Avoid high nitrogen fertilizers. Like all legumes/beans they will fix nitrogen in the soil, which makes it available to any other plants grown near to , or in succession with them. A light feeding of bone meal or fish emulsion should suffice if you suspect nitrogen deficiency.
See - Plant Nutrient Deficiencies
Avoid planting Black Beans, or any beans for that matter in succession with other legumes / beans. Good companion plants for Black Beans are strawberries, cucumbers, melons and celery . Avoid planting near to, or in succession with onions or garlic.
See - Companion Planting
Prior to planting, soak the black beans overnight . Sow them about 1 1/2 inches deep with the eyes facing down. Germination should occur within 2 weeks at most, sometimes depending on conditions and cultivar they can germinate in as little as a week.
Plants should be spaced about 1/2 foot apart, but this of course will vary with slightly different cultivars- always reference the seed packet. Certain varieties will require more spacing to allow for adequate ventilation.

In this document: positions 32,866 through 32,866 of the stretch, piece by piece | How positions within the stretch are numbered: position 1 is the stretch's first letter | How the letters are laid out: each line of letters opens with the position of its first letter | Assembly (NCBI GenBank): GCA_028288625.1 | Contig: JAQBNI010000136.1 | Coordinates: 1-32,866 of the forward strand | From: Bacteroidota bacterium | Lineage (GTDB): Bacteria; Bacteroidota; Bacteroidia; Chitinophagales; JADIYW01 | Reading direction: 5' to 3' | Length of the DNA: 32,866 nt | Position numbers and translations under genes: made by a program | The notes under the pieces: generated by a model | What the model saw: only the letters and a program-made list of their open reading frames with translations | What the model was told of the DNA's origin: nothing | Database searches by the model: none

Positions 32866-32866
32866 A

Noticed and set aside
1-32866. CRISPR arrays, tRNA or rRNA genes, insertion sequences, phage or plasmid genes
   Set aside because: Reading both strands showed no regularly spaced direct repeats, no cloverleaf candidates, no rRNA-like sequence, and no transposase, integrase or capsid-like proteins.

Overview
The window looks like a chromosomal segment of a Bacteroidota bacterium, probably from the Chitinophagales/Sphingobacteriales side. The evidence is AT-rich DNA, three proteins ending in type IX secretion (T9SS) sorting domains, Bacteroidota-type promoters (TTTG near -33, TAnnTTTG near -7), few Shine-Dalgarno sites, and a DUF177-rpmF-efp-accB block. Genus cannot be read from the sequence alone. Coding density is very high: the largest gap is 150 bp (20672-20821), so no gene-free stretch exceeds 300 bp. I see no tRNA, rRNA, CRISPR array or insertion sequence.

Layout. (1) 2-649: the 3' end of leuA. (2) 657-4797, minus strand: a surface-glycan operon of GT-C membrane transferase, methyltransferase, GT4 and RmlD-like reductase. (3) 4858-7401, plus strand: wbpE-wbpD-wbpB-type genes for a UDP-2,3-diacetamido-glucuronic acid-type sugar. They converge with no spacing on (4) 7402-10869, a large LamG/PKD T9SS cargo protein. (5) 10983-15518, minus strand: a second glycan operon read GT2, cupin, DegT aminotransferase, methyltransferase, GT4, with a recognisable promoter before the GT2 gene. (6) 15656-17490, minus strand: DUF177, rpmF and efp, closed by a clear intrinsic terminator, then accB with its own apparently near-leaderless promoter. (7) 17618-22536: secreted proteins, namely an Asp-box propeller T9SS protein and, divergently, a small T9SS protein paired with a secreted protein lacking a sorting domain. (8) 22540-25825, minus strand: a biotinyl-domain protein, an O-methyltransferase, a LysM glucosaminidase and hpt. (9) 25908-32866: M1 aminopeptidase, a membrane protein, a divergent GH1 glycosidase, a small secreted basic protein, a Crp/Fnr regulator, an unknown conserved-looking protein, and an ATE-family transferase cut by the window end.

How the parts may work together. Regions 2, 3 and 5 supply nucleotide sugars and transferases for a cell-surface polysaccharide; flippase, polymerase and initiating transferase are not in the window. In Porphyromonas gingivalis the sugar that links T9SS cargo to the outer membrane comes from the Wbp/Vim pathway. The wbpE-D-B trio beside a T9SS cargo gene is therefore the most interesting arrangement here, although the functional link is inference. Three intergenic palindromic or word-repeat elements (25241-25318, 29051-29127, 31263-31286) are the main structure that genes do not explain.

Keep the soil consistently moist but not soggy, this can easily lead to rots. Black beans will tolerate mild drought before they tolerate excessive moisture. Also try to avoid getting the foliage overly wet, this is an invitation for mildew and fungal diseases. An organic mulch will help retain moisture and suppress weeds.
Black Beans have shallow roots, so when weeding care should be taken not to damage the root system Hand weeding is best.
Black beans can be picked after 90-100 days when they are firm and dry. Some varieties can take as long as 140 days. Bush varieties will mature simultaneously, pole beans will mature in intervals. They can also be harvested when the pods are still crisp and green and starting to swell.
Common pests are aphids, beetles, leafhoppers and mites.